On Affirmative Action

First of all, shame on the New York Times. Again.

The Trump administration is preparing to redirect resources of the Justice Department’s civil rights division toward investigating and suing universities over affirmative action admissions policies deemed to discriminate against white applicants, according to a document obtained by The New York Times.

[. . .]

The document does not explicitly identify whom the Justice Department considers at risk of discrimination because of affirmative action admissions policies. But the phrasing it uses, “intentional race-based discrimination,” cuts to the heart of programs designed to bring more minority students to university campuses. [emphasis mine]

The NYT makes this about anti-white discrimination. The DoJ document only says that affirmative action causes certain groups to fare worse in college admissions than they should. This is true, even more so of East and South Asians than of whites.

Anyway, I’m not here to bash the NYT. I’m here to talk about affirmative action. I think the policy is a bad idea, but that there are more convincing ways to argue for it than others. It depends what justification for the policy is given.

Justification 1: Diversity

In Fisher v. University of Texas at Austin (2013), the Court concluded that discrimination in college admissions on the basis of race is acceptable when it secures the educational benefits of having a diverse student body. This is a stupid argument (courtesy of Justice Kennedy, of course). I don’t think there are substantial educational benefits to learning in proximity to people of a different skin color any more than there are substantial educational benefits to being only around people of one’s own race. And even if such benefits did exist, it still wouldn’t justify discrimination. Suppose one could demonstrate that segregated schools uniformly perform better. Does this justify de jure segregation? Of course not! Either discrimination is okay or it isn’t. Guess what? It isn’t.

Justification 2: Accounting for “Privilege”

Don’t be alarmed by the use of scare quotes around “privilege.” I’m not here to tell you that the concept of privilege is bogus. What I will say is that it is usually overstated. Progressives would have you believe that all of society is systematically biased against minorities in subtle, unconscious ways (e.g. the SAT is racist, which is why black test-takers don’t score as well as white test-takers do, on average). As a result, every person who is part of a marginalized group needs a little boost in order for there to truly be equal opportunity.

This, too, is ridiculous. While racism is by no means a thing of the past, the idea that we live in a systematically racist society is nonsense (unless you’re talking about anti-Asian bias in college admissions). Important concepts to progressives like unconscious racial bias have little to no scientific support. I believe that the concept of privilege, if it is to be useful, should pertain to the persisting effects of past overt racial discrimination, rather than to the effects of current unconscious bias (I consider this to be a better explanation of the racial disparity in SAT scores: past discrimination -> poorer economic and educational opportunities -> entrenched poverty -> poor SAT scores). And the appropriate remedies for these two kinds of harm are different.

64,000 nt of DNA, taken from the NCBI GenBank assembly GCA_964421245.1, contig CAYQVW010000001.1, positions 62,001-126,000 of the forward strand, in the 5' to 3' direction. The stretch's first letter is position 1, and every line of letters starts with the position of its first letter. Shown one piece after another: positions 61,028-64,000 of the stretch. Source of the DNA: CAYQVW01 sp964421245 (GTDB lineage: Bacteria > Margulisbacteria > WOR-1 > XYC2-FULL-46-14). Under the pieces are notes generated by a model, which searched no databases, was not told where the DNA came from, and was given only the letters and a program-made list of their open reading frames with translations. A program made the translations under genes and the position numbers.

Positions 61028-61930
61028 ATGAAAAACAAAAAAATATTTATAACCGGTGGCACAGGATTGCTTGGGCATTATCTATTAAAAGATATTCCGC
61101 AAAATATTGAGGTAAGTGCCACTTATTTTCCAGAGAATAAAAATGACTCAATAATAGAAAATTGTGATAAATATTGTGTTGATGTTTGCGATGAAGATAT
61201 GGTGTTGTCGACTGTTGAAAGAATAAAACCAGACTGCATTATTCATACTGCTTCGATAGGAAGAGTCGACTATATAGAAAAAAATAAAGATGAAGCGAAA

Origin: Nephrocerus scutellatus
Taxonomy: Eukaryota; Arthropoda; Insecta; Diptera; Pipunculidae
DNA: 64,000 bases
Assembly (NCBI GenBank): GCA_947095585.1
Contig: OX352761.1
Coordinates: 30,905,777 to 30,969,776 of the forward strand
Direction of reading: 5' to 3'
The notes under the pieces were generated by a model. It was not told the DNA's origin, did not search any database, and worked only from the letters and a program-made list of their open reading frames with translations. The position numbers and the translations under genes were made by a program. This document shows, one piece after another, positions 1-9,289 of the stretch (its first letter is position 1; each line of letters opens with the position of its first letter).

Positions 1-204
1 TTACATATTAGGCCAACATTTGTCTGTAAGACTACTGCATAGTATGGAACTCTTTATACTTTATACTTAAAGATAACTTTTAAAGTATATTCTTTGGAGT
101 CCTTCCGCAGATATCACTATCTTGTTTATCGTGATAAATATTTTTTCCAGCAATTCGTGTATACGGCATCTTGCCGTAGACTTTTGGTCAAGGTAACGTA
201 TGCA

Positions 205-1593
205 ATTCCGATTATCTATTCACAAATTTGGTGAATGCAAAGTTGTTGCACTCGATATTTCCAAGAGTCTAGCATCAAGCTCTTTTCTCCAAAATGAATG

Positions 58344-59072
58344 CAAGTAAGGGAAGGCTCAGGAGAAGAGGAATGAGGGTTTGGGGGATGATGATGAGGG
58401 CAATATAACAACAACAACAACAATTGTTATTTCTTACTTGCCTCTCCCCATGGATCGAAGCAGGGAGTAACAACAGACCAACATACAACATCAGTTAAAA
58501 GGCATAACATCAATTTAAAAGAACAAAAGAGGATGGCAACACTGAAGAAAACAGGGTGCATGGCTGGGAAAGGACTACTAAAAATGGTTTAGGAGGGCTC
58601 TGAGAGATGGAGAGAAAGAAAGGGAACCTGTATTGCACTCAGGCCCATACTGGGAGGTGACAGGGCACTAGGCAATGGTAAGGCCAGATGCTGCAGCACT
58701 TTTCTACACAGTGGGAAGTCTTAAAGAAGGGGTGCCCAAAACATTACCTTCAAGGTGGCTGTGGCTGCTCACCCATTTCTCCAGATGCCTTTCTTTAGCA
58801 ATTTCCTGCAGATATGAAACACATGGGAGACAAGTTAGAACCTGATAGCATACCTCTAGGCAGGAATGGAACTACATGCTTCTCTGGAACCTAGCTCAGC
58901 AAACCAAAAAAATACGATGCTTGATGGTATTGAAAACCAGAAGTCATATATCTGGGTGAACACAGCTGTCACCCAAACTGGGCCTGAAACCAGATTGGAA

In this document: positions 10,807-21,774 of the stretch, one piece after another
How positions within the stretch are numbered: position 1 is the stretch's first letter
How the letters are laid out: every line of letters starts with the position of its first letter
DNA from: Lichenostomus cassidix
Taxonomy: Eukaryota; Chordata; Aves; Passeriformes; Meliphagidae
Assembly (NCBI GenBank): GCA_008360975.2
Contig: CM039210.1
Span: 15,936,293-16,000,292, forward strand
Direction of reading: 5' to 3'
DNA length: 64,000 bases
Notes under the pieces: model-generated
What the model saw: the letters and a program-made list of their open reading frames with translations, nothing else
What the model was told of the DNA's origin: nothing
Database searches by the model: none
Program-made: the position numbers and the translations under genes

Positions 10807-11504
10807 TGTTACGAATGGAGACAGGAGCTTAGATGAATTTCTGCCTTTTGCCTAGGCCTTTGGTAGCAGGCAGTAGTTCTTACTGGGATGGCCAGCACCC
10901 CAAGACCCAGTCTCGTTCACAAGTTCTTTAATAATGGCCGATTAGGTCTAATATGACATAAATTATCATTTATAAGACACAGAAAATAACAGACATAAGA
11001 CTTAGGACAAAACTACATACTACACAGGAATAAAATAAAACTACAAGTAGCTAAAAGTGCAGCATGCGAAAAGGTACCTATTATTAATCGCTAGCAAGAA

Justification 3: Rectifying Past Wrongs

I hint at this a little bit at the end of the last section. Obviously, there have been egregious injustices in our history. There still are today,  but they are far rarer than they once were. When discrimination of this sort takes place, justice demands that there be restitution. People should be given what is rightfully theirs. Hence affirmative action?

The difficulty of this approach (which I think is nevertheless the only reasonable one) is that many of the injustices happened long in the past, and the initial victims are long dead. It is often impossible to determine what might constitute an appropriate remedy. There are just a few exceptions to this rule. For instance, if we can conclusively prove that a black family was run off of their land, and if we can trace that family to a currently living family, then that land should be returned to them. But if your father was deprived of an educational opportunity because of his race, to what compensation are you entitled? Should you be let into Harvard just because he should have been? What if you’re not as smart as he is? What if you don’t want to go to Harvard?

I think that, rather than modifying our admissions standards to give certain ethnic groups a leg up, we should give those descended from victims of egregious injustices* compensation in another form: tuition. Why boost people into schools that they might not be qualified for, saddle them with debt, and then send them away with diplomas that may not get them jobs? A much better way to help victimized black Americans accumulate wealth and human capital would be to heavily subsidize their tuition payments, provided that they get in based on the same standards as everyone else. This is just one idea, but I think it’s better than modifying admissions standards for different racial groups.

*Important note: not all black Americans are victims of egregious racial injustices like slavery and Jim Crow, because some black Americans are more recent immigrants from Africa or the Caribbean. Nigerian-American households actually out-earn white American households.


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